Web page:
A urethral stricture is a narrowing caused by scar tissue or inflammation in the urethra, the tube that drains urine from the bladder. Men are much more commonly affected than women. Strictures may occur in any portion of the urethra.
Symptoms of a stricture may include bothersome urination with poor stream and incomplete emptying, or recurrent urinary tract infections or epididymitis.
Causes and Risk Factors
In about 40% of urethral stricture cases, no specific cause can be identified. Specific causes may include prior injury, inflammation, catheterization or urethral instrumentation. Narrowing in the urethra closer to the bladder can be caused by pelvic fracture or prostatectomy. Strictures near the tip of the penis may be caused by inflammatory skin condition such as lichen sclerosis and should be biopsied.
When to Speak with a Urologist about Urethral Stricture
You should talk to a Urologist about urethral stricture if you have persistent bothersome slow urinary stream and risk factors such as prior trauma or difficult catheterization.
What to Expect when Seeking Treatment
In addition to a history and physical examination, initial assessment includes urinalysis, uroflow and assessment of postvoid residual to determine if an infection is present and the severity of the possible obstruction. If urethral stricture is suspected, diagnosis should be confirmed with cystoscopy by passing a flexible camera into the urethra and x-ray imaging with contrast in the urethra (retrograde urethrogram and voiding cystogram) to measure the length of the stricture. These studies should be performed about 10-12 weeks following any instrumentation or dilation to provide accurate assessment.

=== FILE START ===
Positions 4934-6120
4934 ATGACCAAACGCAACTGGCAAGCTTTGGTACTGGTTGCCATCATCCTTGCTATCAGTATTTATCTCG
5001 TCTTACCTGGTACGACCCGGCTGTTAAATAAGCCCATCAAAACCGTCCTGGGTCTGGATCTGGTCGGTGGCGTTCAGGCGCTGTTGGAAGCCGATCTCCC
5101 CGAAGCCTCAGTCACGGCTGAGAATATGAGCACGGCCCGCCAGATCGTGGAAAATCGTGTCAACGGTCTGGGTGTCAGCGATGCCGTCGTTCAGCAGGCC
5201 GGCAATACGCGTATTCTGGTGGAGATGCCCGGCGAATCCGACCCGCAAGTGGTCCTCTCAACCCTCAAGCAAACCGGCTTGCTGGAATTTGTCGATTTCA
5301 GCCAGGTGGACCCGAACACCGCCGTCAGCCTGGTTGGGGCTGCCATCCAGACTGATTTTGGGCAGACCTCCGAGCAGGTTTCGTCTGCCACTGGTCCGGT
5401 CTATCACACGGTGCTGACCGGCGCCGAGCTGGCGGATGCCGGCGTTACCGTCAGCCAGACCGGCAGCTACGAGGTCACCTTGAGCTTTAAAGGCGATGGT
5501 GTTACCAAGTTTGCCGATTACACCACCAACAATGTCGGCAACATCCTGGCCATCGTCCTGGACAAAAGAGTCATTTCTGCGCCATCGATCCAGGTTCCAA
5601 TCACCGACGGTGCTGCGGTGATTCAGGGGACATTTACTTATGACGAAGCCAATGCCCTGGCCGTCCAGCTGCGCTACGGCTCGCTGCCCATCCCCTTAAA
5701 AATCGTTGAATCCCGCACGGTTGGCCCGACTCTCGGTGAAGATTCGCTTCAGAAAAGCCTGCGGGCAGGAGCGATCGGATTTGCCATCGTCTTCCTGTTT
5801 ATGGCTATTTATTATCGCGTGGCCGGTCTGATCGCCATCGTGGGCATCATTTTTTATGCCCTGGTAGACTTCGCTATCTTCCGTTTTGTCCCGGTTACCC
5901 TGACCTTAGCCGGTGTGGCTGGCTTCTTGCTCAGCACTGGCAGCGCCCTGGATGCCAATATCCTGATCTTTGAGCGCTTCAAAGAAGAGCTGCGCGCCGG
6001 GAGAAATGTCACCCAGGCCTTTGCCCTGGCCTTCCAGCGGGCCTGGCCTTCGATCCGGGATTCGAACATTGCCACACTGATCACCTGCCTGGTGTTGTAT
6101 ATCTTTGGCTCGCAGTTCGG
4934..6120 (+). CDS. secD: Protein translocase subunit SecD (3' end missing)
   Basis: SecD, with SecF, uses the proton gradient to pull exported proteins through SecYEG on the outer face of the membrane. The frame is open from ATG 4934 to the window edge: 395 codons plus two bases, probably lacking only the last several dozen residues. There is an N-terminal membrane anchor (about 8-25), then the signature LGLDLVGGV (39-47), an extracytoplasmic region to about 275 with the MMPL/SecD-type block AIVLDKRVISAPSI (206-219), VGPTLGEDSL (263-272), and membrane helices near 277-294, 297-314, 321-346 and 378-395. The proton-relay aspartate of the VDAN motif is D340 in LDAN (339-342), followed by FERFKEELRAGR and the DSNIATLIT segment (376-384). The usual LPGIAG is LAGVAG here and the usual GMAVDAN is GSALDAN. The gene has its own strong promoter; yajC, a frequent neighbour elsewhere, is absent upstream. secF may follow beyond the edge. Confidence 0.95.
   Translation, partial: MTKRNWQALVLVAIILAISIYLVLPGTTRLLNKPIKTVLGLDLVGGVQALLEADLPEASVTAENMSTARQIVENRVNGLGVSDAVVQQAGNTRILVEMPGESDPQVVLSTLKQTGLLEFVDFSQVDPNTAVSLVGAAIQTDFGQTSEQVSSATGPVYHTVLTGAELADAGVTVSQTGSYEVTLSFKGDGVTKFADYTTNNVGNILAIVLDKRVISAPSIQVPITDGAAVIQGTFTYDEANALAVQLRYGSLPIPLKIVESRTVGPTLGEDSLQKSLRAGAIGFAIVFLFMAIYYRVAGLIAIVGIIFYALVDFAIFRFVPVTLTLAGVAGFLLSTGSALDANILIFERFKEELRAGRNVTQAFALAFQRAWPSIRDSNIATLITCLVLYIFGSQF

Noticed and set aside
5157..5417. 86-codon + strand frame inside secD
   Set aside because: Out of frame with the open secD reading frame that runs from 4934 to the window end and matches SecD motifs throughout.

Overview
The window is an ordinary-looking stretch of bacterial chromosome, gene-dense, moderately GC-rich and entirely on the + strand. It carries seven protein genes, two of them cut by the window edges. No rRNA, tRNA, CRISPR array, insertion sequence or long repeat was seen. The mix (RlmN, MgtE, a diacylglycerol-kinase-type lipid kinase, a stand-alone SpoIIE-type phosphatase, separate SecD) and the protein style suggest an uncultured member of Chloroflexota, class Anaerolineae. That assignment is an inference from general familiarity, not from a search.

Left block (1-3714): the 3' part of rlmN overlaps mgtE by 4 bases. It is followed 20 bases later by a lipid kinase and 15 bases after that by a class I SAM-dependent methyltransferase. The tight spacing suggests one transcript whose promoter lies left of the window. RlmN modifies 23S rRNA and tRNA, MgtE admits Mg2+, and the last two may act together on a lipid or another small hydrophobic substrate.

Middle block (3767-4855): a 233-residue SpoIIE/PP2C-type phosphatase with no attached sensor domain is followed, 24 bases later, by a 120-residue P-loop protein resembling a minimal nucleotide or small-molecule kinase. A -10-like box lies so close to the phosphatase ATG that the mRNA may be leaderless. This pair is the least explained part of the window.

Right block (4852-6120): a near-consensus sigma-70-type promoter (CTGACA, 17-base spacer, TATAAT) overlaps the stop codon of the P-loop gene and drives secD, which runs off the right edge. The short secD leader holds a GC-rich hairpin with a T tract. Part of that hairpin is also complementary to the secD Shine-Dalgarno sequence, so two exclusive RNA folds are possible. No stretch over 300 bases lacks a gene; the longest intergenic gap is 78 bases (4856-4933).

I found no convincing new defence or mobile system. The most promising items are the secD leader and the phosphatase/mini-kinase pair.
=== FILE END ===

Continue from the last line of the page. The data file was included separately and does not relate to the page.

Treatment options depend on the location and extent of the stricture. Strictures may be managed endoscopically with instruments passed up the urethra or with a reconstructive surgery called urethroplasty.
Endoscopic procedures include urethral dilation and direct vision internal urethrotomy (DVIU). Urethral dilation and DVIU are appropriate initial management for a stricture less than 2 cm in length located in the bulbar urethra with success rates around 50%. A catheter will be in place after the procedure for several days. Stricture recurrences after initial endoscopic treatment are very rarely successfully treated with repeat endoscopic procedures (failure rate over 80%) and therefore definitive treatment with urethroplasty is advisable if recurrence occurs. An alternative may be routine dilation with daily self-catheterization to maintain urethral patency.
Urethroplasty should be considered as an initial option for penile strictures or bulbar strictures over 2 cm due to much higher success rates than endoscopic management (over 80% vs around 20%). Urethroplasty may involve removing the strictured segment and reconnecting the healthy ends of the urethra or it may involve placing a graft of tissue from the inner cheek for longer defects. Urethroplasty typically involves placement of a suprapubic tube to drain the bladder through the lower abdomen for about 10-12 weeks prior to enable maturation of the stricture. With urethroplasty, ejaculatory dysfunction may occur in 20% of men while erectile dysfunction is very uncommon.
Very complicated strictures may be managed long-term with a chronic suprapubic tube or diverting the urethra to empty below the scrotum with a procedure called perineal urethrostomy.